- Directory Layer – Organize entry block roots
- Entry Block Layer – Organize entry references
- Entries – Holds a hash of an app’s private data or its raw data
- Chains – Organizes all entries that are unique to an application.
What’s Factom’s vision on Security?
Unlike Bitcoin, Factom records events including those that are not of a monetary nature. There is a minimal rule set for creating permanent entries in Factom. Most of the data validation requirements are handled on the client’s end. This means that the only validation that is enforced by Factom are the ones that involve Factoids. These are validations that:
- Convert Factoids into Entry Credits
- Are needed to trade Factoids
- Make sure Entries have been paid
- Make sure Entries have been recorded
There are rules in place that guide incentives on tokens, guide internal consistency and help in running the Factom network. However, even with these rules in place, Factom is unable to verify the statements that are recorded in the user chains.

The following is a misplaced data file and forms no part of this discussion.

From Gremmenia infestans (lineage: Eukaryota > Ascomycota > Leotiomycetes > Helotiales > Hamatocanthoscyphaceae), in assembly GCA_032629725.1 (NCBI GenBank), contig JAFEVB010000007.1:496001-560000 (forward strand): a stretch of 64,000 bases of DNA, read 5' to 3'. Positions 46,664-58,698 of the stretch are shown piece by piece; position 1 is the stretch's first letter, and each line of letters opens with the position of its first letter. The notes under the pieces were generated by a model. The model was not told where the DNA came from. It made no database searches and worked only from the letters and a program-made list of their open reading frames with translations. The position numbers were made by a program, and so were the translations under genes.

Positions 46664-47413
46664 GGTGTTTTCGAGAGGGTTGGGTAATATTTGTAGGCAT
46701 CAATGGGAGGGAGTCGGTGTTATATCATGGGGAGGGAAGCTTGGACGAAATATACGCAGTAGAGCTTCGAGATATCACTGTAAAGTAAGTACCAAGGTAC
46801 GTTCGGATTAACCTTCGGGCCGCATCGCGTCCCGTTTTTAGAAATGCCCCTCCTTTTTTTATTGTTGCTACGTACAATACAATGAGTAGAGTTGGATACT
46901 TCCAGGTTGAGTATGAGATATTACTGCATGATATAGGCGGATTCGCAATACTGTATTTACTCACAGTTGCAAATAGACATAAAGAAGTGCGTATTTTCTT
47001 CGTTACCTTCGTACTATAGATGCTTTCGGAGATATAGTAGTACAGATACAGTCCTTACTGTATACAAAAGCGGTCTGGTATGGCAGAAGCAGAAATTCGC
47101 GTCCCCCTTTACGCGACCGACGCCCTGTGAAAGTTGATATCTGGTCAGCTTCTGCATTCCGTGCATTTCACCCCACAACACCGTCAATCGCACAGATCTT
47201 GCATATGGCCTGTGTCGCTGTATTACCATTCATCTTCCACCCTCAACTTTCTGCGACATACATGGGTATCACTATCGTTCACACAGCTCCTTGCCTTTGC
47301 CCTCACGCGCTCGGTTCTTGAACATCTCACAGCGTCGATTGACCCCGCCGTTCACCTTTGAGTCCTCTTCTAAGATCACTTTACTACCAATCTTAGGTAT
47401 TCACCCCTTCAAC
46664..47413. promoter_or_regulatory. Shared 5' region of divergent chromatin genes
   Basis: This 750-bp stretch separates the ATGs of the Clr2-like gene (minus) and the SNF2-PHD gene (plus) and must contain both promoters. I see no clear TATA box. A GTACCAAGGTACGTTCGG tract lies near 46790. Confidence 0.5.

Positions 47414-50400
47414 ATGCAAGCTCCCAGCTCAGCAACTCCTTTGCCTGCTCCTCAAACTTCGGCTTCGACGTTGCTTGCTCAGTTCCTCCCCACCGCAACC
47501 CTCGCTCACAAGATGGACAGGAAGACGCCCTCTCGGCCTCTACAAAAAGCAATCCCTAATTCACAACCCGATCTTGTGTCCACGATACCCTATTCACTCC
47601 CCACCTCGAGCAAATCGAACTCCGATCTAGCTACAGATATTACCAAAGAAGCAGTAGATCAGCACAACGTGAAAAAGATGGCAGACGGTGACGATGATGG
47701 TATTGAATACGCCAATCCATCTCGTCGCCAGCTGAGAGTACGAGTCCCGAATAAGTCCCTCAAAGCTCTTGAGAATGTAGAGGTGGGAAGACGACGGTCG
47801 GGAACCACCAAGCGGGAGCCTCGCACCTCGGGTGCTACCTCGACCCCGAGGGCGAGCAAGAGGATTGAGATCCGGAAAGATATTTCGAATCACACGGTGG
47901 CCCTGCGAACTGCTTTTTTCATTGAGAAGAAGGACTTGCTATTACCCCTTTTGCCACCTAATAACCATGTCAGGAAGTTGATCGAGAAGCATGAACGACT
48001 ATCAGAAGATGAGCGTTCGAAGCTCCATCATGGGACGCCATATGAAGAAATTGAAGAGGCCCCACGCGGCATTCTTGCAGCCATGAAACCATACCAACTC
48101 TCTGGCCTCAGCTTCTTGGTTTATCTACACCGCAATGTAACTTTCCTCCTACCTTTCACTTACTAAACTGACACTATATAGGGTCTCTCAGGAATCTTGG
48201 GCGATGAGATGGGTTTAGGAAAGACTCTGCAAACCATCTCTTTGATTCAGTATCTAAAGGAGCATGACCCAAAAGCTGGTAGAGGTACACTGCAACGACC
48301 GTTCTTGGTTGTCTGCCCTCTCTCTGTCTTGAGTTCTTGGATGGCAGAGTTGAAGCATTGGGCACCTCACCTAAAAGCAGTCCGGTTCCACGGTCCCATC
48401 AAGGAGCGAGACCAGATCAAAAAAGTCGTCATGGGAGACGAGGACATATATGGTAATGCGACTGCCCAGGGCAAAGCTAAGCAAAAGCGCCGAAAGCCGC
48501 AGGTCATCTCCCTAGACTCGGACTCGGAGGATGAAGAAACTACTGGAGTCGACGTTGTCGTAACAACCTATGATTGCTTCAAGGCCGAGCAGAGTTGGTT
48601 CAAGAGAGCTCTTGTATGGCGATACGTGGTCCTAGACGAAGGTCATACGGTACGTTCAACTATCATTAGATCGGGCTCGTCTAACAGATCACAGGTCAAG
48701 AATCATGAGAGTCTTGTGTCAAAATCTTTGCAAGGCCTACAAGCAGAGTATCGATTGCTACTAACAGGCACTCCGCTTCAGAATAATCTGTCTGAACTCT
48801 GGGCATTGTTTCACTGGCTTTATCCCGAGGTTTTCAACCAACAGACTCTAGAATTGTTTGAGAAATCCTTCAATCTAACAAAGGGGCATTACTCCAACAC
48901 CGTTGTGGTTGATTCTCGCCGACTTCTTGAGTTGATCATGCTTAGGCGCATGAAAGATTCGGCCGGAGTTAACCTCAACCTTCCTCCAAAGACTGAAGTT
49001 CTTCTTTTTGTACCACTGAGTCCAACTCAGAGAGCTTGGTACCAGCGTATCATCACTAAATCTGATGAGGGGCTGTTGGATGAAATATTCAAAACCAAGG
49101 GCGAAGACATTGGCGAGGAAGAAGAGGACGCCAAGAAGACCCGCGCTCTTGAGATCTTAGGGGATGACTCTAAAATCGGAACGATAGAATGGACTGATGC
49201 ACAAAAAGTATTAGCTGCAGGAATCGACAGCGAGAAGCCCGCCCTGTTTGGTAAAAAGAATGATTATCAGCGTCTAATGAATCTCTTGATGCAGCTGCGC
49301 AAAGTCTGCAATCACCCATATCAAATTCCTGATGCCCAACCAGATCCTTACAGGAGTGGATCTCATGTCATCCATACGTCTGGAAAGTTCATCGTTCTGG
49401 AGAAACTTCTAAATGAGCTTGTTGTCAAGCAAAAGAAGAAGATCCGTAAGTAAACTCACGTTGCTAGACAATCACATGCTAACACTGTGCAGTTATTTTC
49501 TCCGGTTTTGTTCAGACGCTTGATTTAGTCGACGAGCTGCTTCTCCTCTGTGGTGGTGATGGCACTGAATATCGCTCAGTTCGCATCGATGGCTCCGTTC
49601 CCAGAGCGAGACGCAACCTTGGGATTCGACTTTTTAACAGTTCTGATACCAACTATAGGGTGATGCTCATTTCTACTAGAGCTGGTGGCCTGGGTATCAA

In Bitcoin, transactions are limited to transfer of value from inputs to outputs. For validity, a transfer has to meet the script requirements of the input only, which is often a number of signatures. This validation process once automated, simplifies the auditing process. In the case of Factom, however, Factom only records the process that has taken place, instead of validating transfers.
Factom does not validate Entries. Instead, this is done by users and applications. The user or application must understand the rules the chain should follow. If this happens, an invalid entry would not cause unnecessary distortion in the ecosystem. In fact, any entry in a chain that does not meet the rules of the specific chain will be disregarded.
Factom also offers identity management. This is hard-wired into the blockchain code to enable users to define cryptographic identities for resources, documents, people and any other item that they might engage in the blockchain. Identity management essentially creates verifiable histories, which help in auditing.